* percentage of votes mentioned are out of the total registered voters in a constituency. If we assume a 50% turnout, then above numbers will seem to be even more realistic. A 15% of total voters will mean 30% of the votes cast, when the turn out is 50%.

~ Barun Mitra

Thursday, March 26, 2009

Civil Society Initiatives

Gone are the days when democracy and politics was only restricted to those chasing power, whose sole aim was to carry on the dirty business of robbing this country and its citizens. Awareness has spread like wild-fire. Somewhere the Mumbai terror attacks have produced passionate citizens who have come forward ‘to do something’. And this ‘something’ has finally left the confines of the thought or the living room conversations. This ‘something’ will pave the way for the change we all wait for.

Here is a list of a few of the growing number of citizens initiatives across the country whose objective is to encourage greater participation in the democratic process in various forms. With the tool of information technology and internet has greatly enriched and enhanced the range and scope of these initiatives.

Bombay Catholic

Democracy Connect

Engage - Elections 2009

Group of Groups Mumbai

India Democracy

Indian Elections

Indian Neta

Jaago Re! One Billion Votes

Mumbai Votes

MyMP - IRIS (Beta)

National Network of India

National Election Watch - ADR

No Criminals

Our MP: Indian MPs, Politics, democracy



PRS Legislative Research

Salaam India.in



Wada Na Todo: Holding the Government Accountable

Tuesday, March 24, 2009

Say NO to the “None of the above” idea

In the aftermath of the terrorist strike in Mumbai on 26/11/2008, many people expressed their anger and frustration at the political leadership. An idea that has gained new currency has been the decade-old proposal to introduce a negative option in the ballot – “None of the Above”, or simply the ‘No Vote’, to express our lack of confidence in politicians as such. Even the Supreme Court has called for a larger bench to decide on a recent PIL filed by the PUCL, asking for the introduction of the ‘No Vote’ in the ballot. The Election Commission of India has endorsed the idea too.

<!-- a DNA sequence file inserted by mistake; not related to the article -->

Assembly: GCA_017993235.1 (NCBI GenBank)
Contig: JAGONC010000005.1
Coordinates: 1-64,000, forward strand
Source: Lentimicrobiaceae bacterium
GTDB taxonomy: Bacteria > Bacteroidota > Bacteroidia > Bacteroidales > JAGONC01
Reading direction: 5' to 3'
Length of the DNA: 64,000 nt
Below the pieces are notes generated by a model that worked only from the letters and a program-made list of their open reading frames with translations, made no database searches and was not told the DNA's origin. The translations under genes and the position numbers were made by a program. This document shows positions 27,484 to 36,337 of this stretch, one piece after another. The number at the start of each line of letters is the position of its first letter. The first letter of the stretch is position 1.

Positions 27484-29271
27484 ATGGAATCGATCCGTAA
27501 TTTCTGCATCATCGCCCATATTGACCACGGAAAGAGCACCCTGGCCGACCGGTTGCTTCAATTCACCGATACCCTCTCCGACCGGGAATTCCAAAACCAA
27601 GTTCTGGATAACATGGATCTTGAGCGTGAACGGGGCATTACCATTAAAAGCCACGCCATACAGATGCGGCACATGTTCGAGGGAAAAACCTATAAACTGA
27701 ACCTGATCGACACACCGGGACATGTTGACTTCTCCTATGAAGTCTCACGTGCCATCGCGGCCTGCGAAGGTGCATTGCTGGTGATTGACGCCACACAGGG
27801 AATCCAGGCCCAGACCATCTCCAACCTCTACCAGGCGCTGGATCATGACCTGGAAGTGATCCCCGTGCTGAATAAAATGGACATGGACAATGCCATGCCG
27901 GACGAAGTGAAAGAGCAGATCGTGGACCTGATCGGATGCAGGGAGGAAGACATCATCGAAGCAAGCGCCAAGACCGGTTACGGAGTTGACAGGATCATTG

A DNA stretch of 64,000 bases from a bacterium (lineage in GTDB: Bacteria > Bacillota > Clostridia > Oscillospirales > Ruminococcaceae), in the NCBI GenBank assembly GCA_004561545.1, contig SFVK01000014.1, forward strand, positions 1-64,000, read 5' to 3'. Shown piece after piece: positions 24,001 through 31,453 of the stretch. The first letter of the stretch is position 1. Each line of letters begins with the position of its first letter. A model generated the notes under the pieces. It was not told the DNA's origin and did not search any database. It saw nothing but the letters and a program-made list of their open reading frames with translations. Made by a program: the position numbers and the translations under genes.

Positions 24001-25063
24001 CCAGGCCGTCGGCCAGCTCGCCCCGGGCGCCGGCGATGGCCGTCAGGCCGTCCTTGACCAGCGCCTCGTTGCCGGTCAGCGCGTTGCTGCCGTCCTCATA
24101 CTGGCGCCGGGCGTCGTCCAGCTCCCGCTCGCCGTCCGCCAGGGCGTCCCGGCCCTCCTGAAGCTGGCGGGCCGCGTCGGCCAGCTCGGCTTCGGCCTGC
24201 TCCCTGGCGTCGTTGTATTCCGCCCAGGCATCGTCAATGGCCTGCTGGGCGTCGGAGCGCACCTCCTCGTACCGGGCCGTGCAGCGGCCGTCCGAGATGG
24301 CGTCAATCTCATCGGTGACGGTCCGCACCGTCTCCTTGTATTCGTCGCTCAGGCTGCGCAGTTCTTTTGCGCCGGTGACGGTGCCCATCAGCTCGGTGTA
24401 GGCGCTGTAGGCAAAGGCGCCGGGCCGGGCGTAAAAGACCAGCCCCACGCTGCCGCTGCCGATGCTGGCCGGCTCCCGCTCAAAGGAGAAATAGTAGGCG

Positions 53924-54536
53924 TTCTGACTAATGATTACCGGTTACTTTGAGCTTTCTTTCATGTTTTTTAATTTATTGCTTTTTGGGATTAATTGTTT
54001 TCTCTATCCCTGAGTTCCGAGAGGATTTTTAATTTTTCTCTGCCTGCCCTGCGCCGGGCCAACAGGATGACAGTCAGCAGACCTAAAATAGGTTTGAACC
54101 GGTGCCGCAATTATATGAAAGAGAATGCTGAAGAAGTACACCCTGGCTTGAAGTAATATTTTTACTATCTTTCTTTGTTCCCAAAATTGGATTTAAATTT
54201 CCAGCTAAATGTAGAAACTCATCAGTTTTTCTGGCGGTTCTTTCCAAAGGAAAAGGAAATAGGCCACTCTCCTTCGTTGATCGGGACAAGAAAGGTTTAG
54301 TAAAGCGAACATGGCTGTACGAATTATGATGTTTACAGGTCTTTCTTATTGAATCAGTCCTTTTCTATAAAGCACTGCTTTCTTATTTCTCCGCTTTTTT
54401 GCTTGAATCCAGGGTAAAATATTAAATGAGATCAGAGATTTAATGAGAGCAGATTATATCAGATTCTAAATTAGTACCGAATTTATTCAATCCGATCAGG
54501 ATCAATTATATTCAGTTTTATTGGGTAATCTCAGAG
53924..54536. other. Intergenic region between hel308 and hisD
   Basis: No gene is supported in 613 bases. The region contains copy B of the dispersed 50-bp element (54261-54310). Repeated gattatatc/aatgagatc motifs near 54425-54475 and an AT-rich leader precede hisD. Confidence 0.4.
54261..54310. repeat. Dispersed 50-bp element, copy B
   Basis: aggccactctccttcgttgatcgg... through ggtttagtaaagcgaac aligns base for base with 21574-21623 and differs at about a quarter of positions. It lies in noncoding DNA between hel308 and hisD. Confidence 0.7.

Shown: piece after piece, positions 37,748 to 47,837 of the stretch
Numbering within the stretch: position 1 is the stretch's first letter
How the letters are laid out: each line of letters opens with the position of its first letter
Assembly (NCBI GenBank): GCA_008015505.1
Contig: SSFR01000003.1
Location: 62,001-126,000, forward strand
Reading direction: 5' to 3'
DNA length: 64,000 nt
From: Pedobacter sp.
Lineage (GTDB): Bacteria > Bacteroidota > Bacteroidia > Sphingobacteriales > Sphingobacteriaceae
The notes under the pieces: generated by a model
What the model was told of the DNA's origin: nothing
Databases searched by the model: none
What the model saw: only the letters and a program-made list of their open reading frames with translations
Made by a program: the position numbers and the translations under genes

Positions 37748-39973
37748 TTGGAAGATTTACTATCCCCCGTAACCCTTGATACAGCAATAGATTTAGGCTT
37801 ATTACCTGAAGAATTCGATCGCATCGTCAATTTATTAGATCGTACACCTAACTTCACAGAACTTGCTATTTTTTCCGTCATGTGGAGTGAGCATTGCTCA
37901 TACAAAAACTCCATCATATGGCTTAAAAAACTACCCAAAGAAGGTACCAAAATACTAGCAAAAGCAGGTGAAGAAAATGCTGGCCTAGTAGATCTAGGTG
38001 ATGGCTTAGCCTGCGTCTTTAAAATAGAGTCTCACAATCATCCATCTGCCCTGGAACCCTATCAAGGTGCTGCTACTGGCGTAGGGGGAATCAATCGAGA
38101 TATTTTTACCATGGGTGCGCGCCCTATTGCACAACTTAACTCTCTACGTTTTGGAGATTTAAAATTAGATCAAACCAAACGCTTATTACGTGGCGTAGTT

But the road to hell is often paved with good intentions. Thus, while sharing the sentiments of those who feel disfranchised and frustrated by politics as usual, I propose that we say NO to the idea of the ‘No Vote’. This is an idea that is not only undemocratic, but is actually anti-democratic in principle. It is based on a gross misunderstanding of our democratic institutions and electoral politics. Finally, the implications of the ‘No Vote’ have hardly been thought through.

I don’t look at democracy as a system where the majority rules. Rather, democracy is a system where minority views need to be protected so that they have the opportunity and freedom to persuade people and peacefully win others to their side, so that today’s minority view point has the potential to become the dominant opinion of tomorrow.

Let us extend the argument further. What would be the implications of such a ‘No Vote’ against the candidates contesting in the election in a constituency? Firstly, should the election be cancelled if the ‘No’ wins more vote than the candidates on the ballot? Or should re-polling be ordered only if 51% or more of the voters express lack of confidence in the existing slate of candidates? Suppose a fresh vote is ordered, should the previous set of candidates be allowed to stand again? In case the ‘No Vote’ turns out to be the dominant sentiment of the citizens in a constituency or a country, who would actually bear the responsibility for governance? Should the existing set of politicians just continue in office till the political deadlock over ‘No Vote’ is broken? Or should an un-elected bureaucracy or nominated technocracy be asked to take over the reins of political power?

We the intelligentsia, may not have the capacity to win the confidence of our fellow citizens, and win at the ballot. But that is no reason for us to try and delegitimise representative democracy, or worse, seek to depoliticize political democracy.

Read the full article here.